ou append something to \fB\.foo\fR, then \fB\.bar\fR will not get bigger\. Even ou append something to \fB\.foo\fR, then \fB\.bar\fR will not get bigger, even i
if you\'ve just set \fB\.bar = \.foo\fR\. If you\'re used to programming in lang f you\'ve previously set \fB\.bar = \.foo\fR\. If you\'re used to programming in
uages like Python, Java, Ruby, Javascript, etc\. then you can think of it as tho languages like Python, Java, Ruby, Javascript, etc\. then you can think of it a
ugh jq does a full deep copy of every object before it does the assignment (for s though jq does a full deep copy of every object before it does the assignment
performance, it doesn\'t actually do that, but that\'s the general idea)\. (for performance it doesn\'t actually do that, but that\'s the general idea)\.
.
.P
All the assignment operators in jq have path expressions on the left\-hand side\
.
.
.SS "="
The filter \fB\.foo = 1\fR will take as input an object and produce as output an
object with the "foo" field set to 1\. There is no notion of "modifying" or "ch
anging" something in jq \- all jq values are immutable\. For instance,
.
.P
\&\.foo = \.bar | \.foo\.baz = 1
.
.P
will not have the side\-effect of setting \.bar\.baz to be set to 1, as the simi
lar\-looking program in Javascript, Python, Ruby or other languages would\. Unli
ke these languages (but like Haskell and some other functional languages), there
is no notion of two arrays or objects being "the same array" or "the same objec
t"\. They can be equal, or not equal, but if we change one of them in no circums
tances will the other change behind our backs\.
. .
.P .P
This means that it\'s impossible to build circular values in jq (such as an arra y whose first element is itself)\. This is quite intentional, and ensures that a nything a jq program can produce can be represented in JSON\. This means that it\'s impossible to build circular values in jq (such as an arra y whose first element is itself)\. This is quite intentional, and ensures that a nything a jq program can produce can be represented in JSON\.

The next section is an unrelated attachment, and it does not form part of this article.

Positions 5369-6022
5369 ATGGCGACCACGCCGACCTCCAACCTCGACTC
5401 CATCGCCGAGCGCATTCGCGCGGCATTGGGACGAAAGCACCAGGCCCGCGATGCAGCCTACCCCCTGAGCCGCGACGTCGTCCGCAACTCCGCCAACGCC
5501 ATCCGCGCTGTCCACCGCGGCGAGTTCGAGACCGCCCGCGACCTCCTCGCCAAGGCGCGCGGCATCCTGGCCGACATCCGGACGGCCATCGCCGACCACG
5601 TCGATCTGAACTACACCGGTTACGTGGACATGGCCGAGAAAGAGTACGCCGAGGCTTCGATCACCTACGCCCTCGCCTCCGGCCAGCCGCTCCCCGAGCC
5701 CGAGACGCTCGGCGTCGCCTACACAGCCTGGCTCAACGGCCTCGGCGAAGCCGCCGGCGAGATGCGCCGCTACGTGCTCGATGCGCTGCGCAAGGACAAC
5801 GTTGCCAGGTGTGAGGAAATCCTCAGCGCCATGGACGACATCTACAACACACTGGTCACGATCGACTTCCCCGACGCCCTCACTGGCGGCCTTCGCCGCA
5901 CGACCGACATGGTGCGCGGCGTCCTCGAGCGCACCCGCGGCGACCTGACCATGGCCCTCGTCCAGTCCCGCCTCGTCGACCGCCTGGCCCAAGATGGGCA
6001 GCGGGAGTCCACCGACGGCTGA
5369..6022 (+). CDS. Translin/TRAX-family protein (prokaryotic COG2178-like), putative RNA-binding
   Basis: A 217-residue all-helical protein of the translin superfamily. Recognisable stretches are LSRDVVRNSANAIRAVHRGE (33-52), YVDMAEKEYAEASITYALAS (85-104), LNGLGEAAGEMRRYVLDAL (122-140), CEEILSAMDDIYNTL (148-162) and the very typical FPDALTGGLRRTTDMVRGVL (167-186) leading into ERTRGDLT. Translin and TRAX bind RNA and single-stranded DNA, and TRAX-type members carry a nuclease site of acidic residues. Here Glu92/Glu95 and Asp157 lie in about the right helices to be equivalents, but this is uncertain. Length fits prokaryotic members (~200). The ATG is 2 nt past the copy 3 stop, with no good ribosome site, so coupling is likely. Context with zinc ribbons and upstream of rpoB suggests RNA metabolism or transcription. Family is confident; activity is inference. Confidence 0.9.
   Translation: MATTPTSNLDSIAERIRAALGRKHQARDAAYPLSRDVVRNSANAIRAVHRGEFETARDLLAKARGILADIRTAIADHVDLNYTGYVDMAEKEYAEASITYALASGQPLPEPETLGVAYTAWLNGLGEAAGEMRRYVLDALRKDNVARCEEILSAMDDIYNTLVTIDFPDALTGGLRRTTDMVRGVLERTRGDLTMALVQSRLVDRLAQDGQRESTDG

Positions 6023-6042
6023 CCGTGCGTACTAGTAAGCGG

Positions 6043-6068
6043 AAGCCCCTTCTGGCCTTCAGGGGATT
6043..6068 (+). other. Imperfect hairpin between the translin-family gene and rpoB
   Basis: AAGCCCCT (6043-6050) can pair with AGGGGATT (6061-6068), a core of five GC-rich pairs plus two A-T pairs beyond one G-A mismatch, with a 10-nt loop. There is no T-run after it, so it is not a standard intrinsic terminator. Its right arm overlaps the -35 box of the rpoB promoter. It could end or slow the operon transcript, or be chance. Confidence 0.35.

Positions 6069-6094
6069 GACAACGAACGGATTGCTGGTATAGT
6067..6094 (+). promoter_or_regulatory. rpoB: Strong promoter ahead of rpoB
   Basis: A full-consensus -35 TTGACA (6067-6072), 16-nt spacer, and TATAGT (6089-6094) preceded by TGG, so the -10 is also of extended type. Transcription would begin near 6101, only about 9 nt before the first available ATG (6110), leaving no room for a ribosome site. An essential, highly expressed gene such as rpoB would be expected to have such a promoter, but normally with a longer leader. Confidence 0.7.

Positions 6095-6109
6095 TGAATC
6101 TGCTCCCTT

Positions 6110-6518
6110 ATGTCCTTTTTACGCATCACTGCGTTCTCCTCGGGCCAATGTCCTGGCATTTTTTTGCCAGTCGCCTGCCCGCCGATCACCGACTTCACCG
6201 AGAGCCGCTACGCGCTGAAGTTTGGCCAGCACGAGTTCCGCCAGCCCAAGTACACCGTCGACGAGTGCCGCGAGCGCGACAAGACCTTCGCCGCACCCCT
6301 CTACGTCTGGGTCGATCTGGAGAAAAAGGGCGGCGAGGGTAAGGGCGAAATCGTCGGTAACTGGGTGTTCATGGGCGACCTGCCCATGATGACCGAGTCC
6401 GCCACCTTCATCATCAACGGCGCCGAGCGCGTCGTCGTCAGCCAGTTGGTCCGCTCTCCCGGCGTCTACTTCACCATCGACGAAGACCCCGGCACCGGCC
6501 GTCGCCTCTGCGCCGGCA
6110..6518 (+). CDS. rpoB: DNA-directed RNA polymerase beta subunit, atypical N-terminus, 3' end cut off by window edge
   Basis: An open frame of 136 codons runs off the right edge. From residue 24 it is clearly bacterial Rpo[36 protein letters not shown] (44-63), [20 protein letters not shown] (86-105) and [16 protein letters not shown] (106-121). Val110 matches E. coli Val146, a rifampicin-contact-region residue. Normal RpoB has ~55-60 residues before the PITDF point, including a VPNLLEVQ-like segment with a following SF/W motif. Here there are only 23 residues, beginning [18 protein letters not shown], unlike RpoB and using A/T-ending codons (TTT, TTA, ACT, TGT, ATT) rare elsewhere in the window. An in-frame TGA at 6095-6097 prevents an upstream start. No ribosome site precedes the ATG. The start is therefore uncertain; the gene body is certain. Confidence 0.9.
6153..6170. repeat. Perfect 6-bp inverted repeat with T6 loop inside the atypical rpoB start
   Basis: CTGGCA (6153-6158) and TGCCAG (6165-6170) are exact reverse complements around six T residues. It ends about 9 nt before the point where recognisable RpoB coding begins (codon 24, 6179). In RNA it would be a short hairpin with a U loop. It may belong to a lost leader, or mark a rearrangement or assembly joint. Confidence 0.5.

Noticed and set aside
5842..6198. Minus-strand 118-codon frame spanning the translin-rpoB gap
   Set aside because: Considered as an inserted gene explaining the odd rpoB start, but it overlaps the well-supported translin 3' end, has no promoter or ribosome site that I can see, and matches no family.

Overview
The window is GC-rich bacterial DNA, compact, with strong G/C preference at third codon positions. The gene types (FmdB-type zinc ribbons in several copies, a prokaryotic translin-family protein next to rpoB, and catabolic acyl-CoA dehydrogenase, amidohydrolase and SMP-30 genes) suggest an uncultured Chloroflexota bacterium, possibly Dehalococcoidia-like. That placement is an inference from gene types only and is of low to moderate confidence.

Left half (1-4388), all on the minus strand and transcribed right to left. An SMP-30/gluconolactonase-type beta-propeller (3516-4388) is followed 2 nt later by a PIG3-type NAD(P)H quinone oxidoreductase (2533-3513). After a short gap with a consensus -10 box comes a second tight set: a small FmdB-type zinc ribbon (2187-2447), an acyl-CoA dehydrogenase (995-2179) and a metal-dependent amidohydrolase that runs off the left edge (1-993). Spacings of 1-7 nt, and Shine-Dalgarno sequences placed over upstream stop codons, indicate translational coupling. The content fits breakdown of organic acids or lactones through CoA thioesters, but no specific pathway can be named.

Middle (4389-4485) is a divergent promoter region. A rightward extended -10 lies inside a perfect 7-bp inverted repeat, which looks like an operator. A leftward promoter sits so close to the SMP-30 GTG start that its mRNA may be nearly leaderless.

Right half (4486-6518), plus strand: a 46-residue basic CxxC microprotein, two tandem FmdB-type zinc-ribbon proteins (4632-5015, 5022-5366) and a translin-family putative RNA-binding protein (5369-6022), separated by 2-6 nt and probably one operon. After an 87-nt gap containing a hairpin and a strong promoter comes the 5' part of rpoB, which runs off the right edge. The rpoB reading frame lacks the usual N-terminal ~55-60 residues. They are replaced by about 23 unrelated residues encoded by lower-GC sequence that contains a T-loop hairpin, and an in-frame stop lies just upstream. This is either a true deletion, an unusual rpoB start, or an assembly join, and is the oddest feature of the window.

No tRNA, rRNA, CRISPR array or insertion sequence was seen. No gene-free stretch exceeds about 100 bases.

. .
.P .P
Note that the left\-hand side of \'=\' refers to a value in \fB\.\fR\. Thus \fB$ var\.foo = 1\fR won\'t work as expected (\fB$var\.foo\fR is not a valid or usefu l path expression in \fB\.\fR); use \fB$var | \.foo = 1\fR instead\. All the assignment operators in jq have path expressions on the left\-hand side (LHS)\. The right\-hand side (RHS) procides values to set to the paths named by the LHS path expressions\.
. .
.P .P
If the right\-hand side of \'=\' produces multiple values, then for each such va lue jq will set the paths on the left\-hand side to the value and then it will o utput the modified \fB\.\fR\. For example, \fB(\.a,\.b)=range(2)\fR outputs \fB{ "a":0,"b":0}\fR, then \fB{"a":1,"b":1}\fR\. The "update" assignment forms (see b elow) do not do this\. Values in jq are always immutable\. Internally, assignment works by using a redu ction to compute new, replacement values for \fB\.\fR that have had all the desi red assignments applied to \fB\.\fR, then outputting the modified value\. This m ight be made clear by this example: \fB{a:{b:{c:1}}} | (\.a\.b|=3), \.\fR\. This will output \fB{"a":{"b":3}}\fR and \fB{"a":{"b":{"c":1}}}\fR because the last sub\-expression, \fB\.\fR, sees the original value, not the modified value\.
. .
.P .P
Note too that \fB\.a,\.b=0\fR does not set \fB\.a\fR and \fB\.b\fR, but \fB(\.a, Most users will want to use modification assignment operators, such as \fB|=\fR
\.b)=0\fR sets both\. or \fB+=\fR, rather than \fB=\fR\.
.
.SS "|="
As well as the assignment operator \'=\', jq provides the "update" operator \'|=
\', which takes a filter on the right\-hand side and works out the new value for
the property of \fB\.\fR being assigned to by running the old value through thi
s expression\. For instance, \.foo |= \.+1 will build an object with the "foo" f
ield set to the input\'s "foo" plus 1\.